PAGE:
In the Mexican coastal town of Puerto Vallarta, where the weather is hot and the tequila flows like wine, a new trend is emerging from an old Mexican delicacy...chocolate. The town is host to a chocolate museum, chocolate tour and fancy tequila/chocolate-paired tasting. Last week I had the opportunity to attend to one of these tastings where I learned about the different types of tequila and how the chocolates amplify their flavors when properly paired.
This unique experience also came with a crash course on the history of Mexican cocoa, the main ingredient used to make chocolate. Cocoa was once only consumed by ancient Mexican royalty. According to my tequila sommelier and a report by the World Agroforestry Centre, the Olmecs – an ancient tribe in Mexico – were thought to be the first people to consume chocolate. These indigenous people crushed the beans, added water, spices and chilies and drank the delicious elixir.
Ironically, last week an article came across my desk about cocoa. What were the odds that in the same week that I learned about the origins and use of this delicious nut, I’d also circumstantially run across an article about its production? I found the correlation too good to be true until I read the article and discovered the unfortunate state of cocoa production. Sadly, this article did not come with tequila, but the bitter reality of a lack of ethics in the cocoa industry’s supply chain.
As supply chain practitioners know, it is critical to know where and how your products are being sourced, but the farther you are geographically from the beginning of the supply chain, the harder it is to control…and in countries where labor laws are lax, it becomes even more tragic. This gets tricky with products that can only be produced in very specific environments. Cocoa is one such product that can only be grown 10 degrees north or south of the equator with the majority of its production in West Africa, the Ivory Coast and Ghana.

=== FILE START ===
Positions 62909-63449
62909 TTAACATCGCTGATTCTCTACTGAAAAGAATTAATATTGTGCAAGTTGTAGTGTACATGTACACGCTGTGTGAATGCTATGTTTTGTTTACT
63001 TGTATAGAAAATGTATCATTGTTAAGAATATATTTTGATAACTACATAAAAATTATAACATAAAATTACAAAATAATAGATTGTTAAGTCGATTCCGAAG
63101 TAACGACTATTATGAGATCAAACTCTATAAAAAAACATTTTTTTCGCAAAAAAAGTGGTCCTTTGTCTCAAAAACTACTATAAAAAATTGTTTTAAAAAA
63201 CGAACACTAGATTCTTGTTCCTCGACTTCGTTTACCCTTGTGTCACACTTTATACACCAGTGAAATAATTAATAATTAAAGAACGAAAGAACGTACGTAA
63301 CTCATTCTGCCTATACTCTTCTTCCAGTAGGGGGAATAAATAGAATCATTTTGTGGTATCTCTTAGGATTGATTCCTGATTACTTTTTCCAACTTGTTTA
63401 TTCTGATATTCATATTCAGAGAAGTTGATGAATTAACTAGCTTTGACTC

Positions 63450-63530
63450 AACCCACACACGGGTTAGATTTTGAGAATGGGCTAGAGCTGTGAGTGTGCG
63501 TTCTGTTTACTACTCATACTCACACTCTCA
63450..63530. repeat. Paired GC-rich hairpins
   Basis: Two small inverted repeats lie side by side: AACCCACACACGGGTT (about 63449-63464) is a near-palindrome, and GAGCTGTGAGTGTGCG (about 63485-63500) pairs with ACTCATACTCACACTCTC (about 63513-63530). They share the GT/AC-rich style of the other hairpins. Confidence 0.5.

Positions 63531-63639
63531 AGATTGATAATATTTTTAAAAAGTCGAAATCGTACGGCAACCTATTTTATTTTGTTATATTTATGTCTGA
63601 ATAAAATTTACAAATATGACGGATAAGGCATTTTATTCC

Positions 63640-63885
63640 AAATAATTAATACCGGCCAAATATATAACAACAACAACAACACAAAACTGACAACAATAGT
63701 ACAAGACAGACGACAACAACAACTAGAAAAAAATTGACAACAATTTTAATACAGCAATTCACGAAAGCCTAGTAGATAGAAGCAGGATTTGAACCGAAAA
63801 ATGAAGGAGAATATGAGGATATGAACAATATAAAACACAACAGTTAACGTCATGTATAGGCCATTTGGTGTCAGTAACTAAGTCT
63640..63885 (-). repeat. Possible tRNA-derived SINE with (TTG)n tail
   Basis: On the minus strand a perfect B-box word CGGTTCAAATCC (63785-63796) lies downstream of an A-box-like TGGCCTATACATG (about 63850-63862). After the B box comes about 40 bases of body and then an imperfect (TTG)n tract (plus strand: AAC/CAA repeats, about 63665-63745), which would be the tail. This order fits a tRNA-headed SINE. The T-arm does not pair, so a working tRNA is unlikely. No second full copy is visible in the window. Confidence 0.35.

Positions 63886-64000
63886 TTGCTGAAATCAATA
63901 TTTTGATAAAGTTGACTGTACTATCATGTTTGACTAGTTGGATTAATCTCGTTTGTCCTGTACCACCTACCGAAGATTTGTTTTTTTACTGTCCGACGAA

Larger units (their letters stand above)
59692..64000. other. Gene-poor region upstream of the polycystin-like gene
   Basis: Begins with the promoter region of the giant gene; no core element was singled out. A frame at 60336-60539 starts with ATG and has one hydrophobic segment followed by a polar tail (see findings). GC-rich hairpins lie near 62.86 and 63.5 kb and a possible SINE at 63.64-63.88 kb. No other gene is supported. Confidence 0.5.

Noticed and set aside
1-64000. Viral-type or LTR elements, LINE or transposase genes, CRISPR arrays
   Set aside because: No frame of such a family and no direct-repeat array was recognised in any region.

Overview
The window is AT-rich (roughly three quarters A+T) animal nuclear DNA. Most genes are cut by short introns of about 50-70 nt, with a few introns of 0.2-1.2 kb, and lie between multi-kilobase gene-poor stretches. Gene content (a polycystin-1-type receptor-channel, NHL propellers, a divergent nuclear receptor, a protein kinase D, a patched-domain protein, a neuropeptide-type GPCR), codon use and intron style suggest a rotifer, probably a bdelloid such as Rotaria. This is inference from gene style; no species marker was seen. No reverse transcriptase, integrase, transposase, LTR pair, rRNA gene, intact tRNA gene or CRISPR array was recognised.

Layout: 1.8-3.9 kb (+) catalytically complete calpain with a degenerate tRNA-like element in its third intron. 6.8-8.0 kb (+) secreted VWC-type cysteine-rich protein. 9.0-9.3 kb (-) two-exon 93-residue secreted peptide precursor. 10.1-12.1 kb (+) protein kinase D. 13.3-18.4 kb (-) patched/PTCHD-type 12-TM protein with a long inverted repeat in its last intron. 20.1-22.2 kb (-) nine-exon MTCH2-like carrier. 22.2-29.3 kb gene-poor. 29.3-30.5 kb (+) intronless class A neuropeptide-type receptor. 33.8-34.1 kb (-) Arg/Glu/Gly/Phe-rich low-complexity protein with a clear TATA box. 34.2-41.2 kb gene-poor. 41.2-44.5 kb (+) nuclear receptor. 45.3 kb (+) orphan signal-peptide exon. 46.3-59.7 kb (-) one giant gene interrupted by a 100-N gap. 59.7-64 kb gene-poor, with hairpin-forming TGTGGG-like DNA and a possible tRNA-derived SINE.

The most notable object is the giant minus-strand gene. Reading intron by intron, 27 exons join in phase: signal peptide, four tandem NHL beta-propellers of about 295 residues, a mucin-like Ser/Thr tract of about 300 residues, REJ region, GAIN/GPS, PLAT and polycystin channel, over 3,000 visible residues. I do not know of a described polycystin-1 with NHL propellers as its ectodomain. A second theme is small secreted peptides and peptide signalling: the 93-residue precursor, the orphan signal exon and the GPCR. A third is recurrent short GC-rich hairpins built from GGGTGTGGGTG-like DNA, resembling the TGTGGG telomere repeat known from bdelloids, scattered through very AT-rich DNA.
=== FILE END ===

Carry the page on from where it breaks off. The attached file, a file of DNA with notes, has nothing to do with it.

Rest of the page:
Now here is something to think about the next time you indulge in your favorite chocolate delight: the majority of the cocoa used to make chocolate is produced using unfair labor practices, specifically the use of child labor. These children are not the product of slavery or human trafficking, but are actively seeking work to support their families in this difficult area of the world. The lack of willingness on the part of the consumer to pay high product prices for impulse buys like chocolate does not help the unfair labor practices as it squeezes profit margins, which further contributes to these unjust conditions.
I will not call out your favorite chocolate companies for their bad supply chain practices, but I will encourage you to read the latest article on supply chain in the cocoa industry in Outsource Magazine, where you can learn more about the cause of these unfair labor practices and also find organizations that are actively working to solve the issue in the cocoa production chain. While you are at it, check out SIG University where you can improve your supply chain management practices and become more informed.
Hailey is a Junior Editor with Outsource Magazine and Marketing Associate at SIG. She is also SIG’s in-house yoga instructor for the Global Executive Summits. Hailey’s professional background includes sales, data analytics, social media marketing and customer relations. Hailey holds a Bachelor’s Degree in Mass Communications and Dance from the University of Colorado at Boulder.